Curved Air bounced back in spring 1972 with their masterpiece, Phantasmagoria, home to the spectacular "Marie Antoinette" and Monkman's side-long "Phantasmagoria" suite. Once again, however, sales were low and, with the album bottoming out at number 20, Curved Air split up, victims of inter-band disputes that had already seen the two sides of Phantasmagoria pointedly divided between Kristina/Way's rock-tinged instincts and Monkman's more portentous contributions. Way formed a new band, Wolf, Pilkington-Miksa joined Kiki Dee's band, and Monkman moved into session work.

Retaining the band name, Kristina and bassist Mike Wedgwood (who replaced Eyre for Phantasmagoria) brought in an entire new lineup — Jim Russell (drums), Kirby Gregory (guitar), and Eddie Jobson (violin, synths). In this form, the band released spring 1973's Air Cut album, but it was very much a last gasp. Although the group did record a second album, Love Child was shelved when Curved Air broke up that summer. (The album was finally released in 1990.) Jobson swiftly resurfaced as Eno's replacement in Roxy Music; Wedgwood joined Caravan.

Kristina initially intended to launch a solo career. In fall 1974, however, Curved Air's original core quartet of Kristina, Way, Monkman, and Pilkington-Miksa reunited for a one-off British tour. With the lineup completed by bassist Phil Kohn, the band rekindled all of the past's most precious memories, captured for posterity on the blockbusting Curved Air Live album. The rejuvenation could not, however, heal the breaches that had destroyed the lineup the first time around and, when Curved Air resurfaced in fall 1975, Kristina and Way alone remained, alongside guitarist Mick Jacques, bassist John Perry, keyboardist Pete Woods, and drummer Stewart Copeland. (Perry would be replaced by Greenslade's Tony Reeves during 1976.)

Two albums released over the next year, however, did nothing to reverse the band's fortunes — neither Midnight Wire nor Airborne offered much more than fleeting glances of the group's original, pioneering brilliance, with even the naturally effervescent Kristina appearing overpowered by the anonymity of her surroundings.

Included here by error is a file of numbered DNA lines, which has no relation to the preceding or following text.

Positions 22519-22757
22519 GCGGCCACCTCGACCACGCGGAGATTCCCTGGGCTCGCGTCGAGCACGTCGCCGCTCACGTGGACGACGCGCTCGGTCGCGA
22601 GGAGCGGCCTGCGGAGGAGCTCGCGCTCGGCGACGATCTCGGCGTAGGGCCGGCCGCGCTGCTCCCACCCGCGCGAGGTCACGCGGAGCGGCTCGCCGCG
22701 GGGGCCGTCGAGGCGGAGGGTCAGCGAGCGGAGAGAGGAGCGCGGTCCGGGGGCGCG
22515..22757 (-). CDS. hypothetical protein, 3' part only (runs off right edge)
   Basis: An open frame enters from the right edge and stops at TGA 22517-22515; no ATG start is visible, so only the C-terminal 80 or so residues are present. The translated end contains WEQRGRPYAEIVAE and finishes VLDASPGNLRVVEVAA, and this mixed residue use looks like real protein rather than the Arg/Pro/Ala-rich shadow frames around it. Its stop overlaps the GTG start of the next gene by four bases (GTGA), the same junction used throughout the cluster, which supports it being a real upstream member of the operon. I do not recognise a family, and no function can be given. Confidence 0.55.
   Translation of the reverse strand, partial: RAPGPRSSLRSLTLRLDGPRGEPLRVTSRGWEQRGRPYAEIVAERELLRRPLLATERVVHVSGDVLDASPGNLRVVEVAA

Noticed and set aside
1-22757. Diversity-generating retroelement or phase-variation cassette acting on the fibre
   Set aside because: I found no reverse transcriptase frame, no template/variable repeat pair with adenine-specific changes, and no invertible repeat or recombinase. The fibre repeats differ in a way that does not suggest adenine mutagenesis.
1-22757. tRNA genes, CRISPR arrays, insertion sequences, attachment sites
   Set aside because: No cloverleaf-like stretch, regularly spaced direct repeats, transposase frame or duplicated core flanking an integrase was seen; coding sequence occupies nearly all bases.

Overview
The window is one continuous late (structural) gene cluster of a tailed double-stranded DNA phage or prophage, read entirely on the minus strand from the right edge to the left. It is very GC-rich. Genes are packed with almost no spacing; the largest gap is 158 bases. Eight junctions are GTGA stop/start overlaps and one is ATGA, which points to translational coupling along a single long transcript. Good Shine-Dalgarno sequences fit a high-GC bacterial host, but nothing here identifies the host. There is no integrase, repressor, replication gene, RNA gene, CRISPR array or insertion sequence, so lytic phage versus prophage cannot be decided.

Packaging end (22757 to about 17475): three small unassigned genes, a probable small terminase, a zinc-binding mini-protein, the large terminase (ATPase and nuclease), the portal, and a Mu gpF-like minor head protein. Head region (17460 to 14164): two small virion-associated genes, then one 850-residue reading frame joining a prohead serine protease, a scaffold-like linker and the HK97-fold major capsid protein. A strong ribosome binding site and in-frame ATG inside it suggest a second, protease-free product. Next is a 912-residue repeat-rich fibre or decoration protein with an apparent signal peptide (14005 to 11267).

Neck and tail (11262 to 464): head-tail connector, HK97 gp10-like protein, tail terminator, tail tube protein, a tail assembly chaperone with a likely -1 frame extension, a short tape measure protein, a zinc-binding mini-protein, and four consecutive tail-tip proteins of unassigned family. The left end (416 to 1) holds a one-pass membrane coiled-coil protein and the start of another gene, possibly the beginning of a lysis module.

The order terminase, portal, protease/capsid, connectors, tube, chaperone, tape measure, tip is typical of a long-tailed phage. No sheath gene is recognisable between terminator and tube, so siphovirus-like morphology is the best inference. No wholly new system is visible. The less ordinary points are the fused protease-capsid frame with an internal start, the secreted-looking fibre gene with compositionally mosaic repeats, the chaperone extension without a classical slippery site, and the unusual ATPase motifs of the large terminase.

Way was the first to depart, following one final unsuccessful single, a contrarily vibrant version of "Baby Please Don't Go"; he was replaced by Alex Richman, but the group lasted only a few more months before splitting in early 1977. Copeland promptly joined the Police, Reeves re-formed Greenslade, and Kristina finally launched that long-delayed solo career.

Occasional reunions with Darryl Way have brought the Curved Air name back to life — 1984's "Renegade" single was followed by a short tour in 1988; 1990 then brought a fresh reunion by the original Kristina/Way/Monkman/Pilkington-Miksa quartet for a show at London's Town & Country 2. Featuring one new song, the appropriately themed opener "20 Years On," the performance was captured on the Alive 1990 album.

Since that time, Curved Air has been best recalled by the Collector's Choice label's reissues of their first three albums and the excellent BBC Sessions collection, home to Way's otherwise unavailable showcase "Thinking on the Floor" alongside recordings dating from 1970, 1971, and 1976. 

 

Eddie Jobson
Stewart Copeland
Darryl Way
Sonja Kristina
Francis Monkman
John G. Perry
Ian Eyre
Mick Jacques
Philip Kohn
Florian Pilkington Miksa
Tony Reeves
Jim Russell
Mike Wedgewood
Kirby Gregory
Bobby Martin

Family
King Crimson
Soft Machine
Delivery
Genesis
Yes
Gentle Giant
Pink Floyd
The Strawbs

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Curved Air - 1970 - Air Conditioning - 4/5

Curved Air - 1971 - Second Album - 2.5/5

Curved Air - 1972 - Phantasmagoria - 4.5/5

Curved Air - 1973 - Air Cut - 2.5/5

Curved Air - 1975 - Live - 4/5

Curved Air - 1975 - Midnight Wire - 3/5

Curved Air - 1976 - Airborne - 2.5/5

Curved Air - 1990 - Love Child - 4/5

Curved Air - 2000 - Alive 1990 - 2/5

Curved Air - 2003 - Masters from the Vaults - 4/5